It’s a few minutes past 8 p.m. on a chilly San Antonio night. I arrive back in my hotel room near the River Walk, exhausted from another day on the DistribuTECH floor. Needing to relax, I flip open my laptop to find a movie I can stream and fall asleep to.

Scrolling through my queue, I come across The Dark Knight. Ah, yes. The tour de force of a middle act in Christopher Nolan’s classic trilogy. I hit play, lie in my bed and begin watching. 

Maybe it’s because I have all of the companies at DistribuTECH on my mind, but I quickly notice a bit of an analogy between what has happened since The Dark Knight was released in 2008 and the utility and energy industries.

Bear with me here. Batman represents distributed energy resources – a new player on the scene that completely upends the status quo in Gotham. The utility industry represents the organized crime syndicate desperate to stop Batman from sending their business into a death spiral. And most importantly, the Joker represents all of these new, innovative, companies spread across the DistribuTECH exhibit floor, created to staunch the bleeding inflicted by Batman…I mean DERs.

I don’t want to take this analogy too far. Utilities and DER developers certainly aren’t dispatching wonton violence in the streets of Gotham, and as far as I saw, nobody on the DistribuTECH floor was dressed as a psychotic clown.

But…in The Dark Knight – and in Batman lore more generally – the relationship between Batman and The Joker is the heart and soul of the franchise. They cannot exist without each other. The Joker explicitly tells Batman this in The Dark Knight. Although he was unleashed to defeat Batman and maintain the status quo for the criminal elements in Gotham, The Joker quickly understands that he needs Batman – that he completes him.

This is a key lesson from the exhibit floor at DistribuTECH. Attending DistribuTECH in 2008, around the time The Dark Knight was released, attendees would have been bombarded by new hardware, primarily smart meters. But today, innovation and value creation come in the form of software. Company after company could be found offering new products to utilities that did not exist five years ago. All aspects of the utility value chain now have options that leverage data analytics, artificial intelligence, machine learning, new GIS platforms, DER management systems, AMIs and more.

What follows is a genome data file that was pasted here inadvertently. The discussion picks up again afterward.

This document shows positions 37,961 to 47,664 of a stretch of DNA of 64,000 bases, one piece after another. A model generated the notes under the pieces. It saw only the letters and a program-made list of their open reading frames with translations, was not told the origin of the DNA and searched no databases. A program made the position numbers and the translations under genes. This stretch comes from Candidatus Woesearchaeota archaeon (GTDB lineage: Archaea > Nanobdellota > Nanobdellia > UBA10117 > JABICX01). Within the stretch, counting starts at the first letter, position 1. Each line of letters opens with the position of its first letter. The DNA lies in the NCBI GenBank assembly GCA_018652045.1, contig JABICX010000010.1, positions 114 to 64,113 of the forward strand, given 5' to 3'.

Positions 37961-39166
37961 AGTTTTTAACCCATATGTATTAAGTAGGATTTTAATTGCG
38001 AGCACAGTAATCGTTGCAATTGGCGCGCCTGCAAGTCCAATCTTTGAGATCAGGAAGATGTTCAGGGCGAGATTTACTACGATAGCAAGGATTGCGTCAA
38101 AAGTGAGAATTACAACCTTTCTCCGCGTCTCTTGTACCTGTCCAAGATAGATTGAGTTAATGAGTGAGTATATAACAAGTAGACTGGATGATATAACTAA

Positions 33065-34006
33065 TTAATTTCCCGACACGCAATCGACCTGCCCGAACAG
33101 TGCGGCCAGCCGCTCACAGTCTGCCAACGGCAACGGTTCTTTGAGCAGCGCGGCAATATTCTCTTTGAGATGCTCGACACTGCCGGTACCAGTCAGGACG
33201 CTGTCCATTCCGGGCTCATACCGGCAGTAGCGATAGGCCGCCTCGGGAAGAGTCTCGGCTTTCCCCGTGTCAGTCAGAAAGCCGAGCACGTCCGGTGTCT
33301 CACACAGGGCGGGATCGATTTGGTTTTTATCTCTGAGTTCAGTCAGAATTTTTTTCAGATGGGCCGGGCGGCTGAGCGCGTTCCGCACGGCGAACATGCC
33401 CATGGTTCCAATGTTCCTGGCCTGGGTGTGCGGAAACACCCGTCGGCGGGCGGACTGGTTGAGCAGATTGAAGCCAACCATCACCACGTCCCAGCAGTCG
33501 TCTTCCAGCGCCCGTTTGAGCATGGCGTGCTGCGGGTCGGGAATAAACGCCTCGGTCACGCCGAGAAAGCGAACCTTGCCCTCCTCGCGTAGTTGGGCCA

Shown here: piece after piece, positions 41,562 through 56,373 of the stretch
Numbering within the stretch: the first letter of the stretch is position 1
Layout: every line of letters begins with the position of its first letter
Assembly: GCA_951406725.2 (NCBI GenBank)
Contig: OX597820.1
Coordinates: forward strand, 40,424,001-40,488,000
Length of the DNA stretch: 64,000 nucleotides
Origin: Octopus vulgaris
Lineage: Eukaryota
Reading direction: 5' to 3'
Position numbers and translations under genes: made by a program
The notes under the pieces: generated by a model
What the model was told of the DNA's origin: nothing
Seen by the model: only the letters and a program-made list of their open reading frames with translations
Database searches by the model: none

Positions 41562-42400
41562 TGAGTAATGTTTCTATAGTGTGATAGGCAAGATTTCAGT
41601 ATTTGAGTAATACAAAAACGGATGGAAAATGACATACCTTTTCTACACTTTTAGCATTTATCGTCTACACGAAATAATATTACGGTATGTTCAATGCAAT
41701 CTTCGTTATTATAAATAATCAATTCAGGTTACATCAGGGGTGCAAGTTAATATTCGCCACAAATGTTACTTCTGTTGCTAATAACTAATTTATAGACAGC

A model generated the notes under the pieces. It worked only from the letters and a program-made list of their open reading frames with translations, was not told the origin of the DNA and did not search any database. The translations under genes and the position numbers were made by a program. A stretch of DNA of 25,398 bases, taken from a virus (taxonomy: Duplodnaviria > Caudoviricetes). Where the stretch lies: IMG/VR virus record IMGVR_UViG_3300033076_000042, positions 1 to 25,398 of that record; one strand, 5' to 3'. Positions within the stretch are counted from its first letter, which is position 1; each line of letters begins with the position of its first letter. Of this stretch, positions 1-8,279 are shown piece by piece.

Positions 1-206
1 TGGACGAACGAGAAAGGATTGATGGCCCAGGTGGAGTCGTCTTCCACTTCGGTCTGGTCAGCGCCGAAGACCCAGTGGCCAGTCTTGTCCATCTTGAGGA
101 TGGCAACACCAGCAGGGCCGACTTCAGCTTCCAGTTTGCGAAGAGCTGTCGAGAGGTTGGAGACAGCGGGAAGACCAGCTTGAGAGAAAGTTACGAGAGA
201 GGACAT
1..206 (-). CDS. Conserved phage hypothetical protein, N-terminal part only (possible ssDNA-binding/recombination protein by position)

Implied in these new solutions is the idea that they can augment a utility industry that is in the middle of an existential crisis while the proliferation of DERs continues unabated. In a business environment where fixed costs are rising and new customers are non-existent, the most forward-thinking utilities are looking for ways to extract more value from their current base of ratepayers. The software solutions on display by these new, disruptive companies at DistribuTECH can do that to a certain degree. But unlike many utility executives clinging to a 20th century business model, the founders of these start-ups understand that they can exist only in unison with DERs. The proliferation of DERs facilitated the need for new and innovative ways to adjust the utility business model. Some utility executives are taking that to heart and are positioning their companies for success going forward. Others are clinging to a status quo that is no longer viable as DERs continue their dramatic rise. 

Scrappy utility-services innovators and the corporate giants they serve are stuck together in the industry’s march to the future. After DTECH 2018, it’s clearer than ever  the companies that make the best of this inextricable link will succeed while those that continue to resist will fade into obscurity.

As the Joker tells Batman, “There’s no going back. You’ve changed things. Forever.”    

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